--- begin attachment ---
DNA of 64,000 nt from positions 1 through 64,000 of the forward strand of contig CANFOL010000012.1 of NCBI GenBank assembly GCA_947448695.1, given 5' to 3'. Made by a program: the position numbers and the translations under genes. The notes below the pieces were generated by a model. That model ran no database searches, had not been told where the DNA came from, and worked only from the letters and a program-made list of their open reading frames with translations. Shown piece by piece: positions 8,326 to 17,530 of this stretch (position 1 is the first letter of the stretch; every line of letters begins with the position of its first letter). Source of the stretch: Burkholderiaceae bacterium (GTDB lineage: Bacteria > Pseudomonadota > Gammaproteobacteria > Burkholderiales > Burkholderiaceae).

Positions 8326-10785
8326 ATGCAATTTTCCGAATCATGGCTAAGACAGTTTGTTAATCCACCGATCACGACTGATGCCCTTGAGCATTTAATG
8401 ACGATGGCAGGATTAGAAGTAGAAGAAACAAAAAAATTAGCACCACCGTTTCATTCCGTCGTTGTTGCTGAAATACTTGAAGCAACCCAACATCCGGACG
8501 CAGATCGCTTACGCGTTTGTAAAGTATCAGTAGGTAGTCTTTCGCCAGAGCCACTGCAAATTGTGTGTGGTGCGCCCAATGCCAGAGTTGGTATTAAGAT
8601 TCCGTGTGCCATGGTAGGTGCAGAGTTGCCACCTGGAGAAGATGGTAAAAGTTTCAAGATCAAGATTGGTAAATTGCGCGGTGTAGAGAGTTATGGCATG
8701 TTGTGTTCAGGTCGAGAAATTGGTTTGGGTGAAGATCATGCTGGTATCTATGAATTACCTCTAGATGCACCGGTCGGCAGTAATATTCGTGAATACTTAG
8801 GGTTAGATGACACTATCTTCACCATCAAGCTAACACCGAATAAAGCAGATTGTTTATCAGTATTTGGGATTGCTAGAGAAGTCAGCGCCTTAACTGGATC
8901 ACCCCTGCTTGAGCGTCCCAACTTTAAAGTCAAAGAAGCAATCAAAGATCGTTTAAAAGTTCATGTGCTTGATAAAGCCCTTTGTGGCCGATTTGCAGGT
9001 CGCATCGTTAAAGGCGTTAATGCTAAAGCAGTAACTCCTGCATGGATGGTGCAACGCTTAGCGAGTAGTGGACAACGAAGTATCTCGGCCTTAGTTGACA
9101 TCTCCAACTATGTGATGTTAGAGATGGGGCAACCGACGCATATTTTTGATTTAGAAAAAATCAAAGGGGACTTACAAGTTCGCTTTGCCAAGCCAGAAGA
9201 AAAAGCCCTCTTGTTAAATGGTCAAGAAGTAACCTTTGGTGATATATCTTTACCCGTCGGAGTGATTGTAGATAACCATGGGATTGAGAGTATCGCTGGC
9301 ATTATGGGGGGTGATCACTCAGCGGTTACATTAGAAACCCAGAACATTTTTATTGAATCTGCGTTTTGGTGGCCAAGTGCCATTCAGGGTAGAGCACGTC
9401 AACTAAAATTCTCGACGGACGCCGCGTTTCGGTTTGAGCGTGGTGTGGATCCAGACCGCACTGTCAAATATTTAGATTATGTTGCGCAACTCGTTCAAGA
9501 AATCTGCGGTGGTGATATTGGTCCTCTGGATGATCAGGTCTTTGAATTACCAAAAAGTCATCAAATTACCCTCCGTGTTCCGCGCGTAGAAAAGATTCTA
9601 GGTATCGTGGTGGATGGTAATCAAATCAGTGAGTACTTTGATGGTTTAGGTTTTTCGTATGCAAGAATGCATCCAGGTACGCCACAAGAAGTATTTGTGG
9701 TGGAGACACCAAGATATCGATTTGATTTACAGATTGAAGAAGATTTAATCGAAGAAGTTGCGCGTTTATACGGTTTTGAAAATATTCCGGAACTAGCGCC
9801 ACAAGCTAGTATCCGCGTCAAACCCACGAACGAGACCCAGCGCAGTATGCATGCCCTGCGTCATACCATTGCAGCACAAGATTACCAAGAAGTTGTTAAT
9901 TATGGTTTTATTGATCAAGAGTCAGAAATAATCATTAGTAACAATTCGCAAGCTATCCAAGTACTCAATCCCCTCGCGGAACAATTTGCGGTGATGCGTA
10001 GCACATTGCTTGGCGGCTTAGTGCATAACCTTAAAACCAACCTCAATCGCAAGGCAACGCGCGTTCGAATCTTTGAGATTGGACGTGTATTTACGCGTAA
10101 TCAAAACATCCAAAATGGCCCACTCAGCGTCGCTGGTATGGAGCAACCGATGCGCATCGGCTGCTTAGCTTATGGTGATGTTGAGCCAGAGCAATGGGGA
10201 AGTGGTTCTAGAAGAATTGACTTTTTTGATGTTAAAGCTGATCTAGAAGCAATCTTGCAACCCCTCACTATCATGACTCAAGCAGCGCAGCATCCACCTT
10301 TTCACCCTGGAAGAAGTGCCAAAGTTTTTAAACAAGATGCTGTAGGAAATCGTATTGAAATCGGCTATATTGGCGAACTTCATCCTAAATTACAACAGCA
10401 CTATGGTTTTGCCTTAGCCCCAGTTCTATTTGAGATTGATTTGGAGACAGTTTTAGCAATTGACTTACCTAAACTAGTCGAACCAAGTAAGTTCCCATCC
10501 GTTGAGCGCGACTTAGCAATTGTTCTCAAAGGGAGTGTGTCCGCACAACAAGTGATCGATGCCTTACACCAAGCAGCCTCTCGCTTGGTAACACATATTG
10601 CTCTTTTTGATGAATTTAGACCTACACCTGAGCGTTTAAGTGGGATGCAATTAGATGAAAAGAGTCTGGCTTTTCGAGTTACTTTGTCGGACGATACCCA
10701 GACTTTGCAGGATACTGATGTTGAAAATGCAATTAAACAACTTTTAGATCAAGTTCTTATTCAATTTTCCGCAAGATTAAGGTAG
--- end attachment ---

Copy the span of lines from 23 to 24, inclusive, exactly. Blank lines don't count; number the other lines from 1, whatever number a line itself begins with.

10301 TTCACCCTGGAAGAAGTGCCAAAGTTTTTAAACAAGATGCTGTAGGAAATCGTATTGAAATCGGCTATATTGGCGAACTTCATCCTAAATTACAACAGCA
10401 CTATGGTTTTGCCTTAGCCCCAGTTCTATTTGAGATTGATTTGGAGACAGTTTTAGCAATTGACTTACCTAAACTAGTCGAACCAAGTAAGTTCCCATCC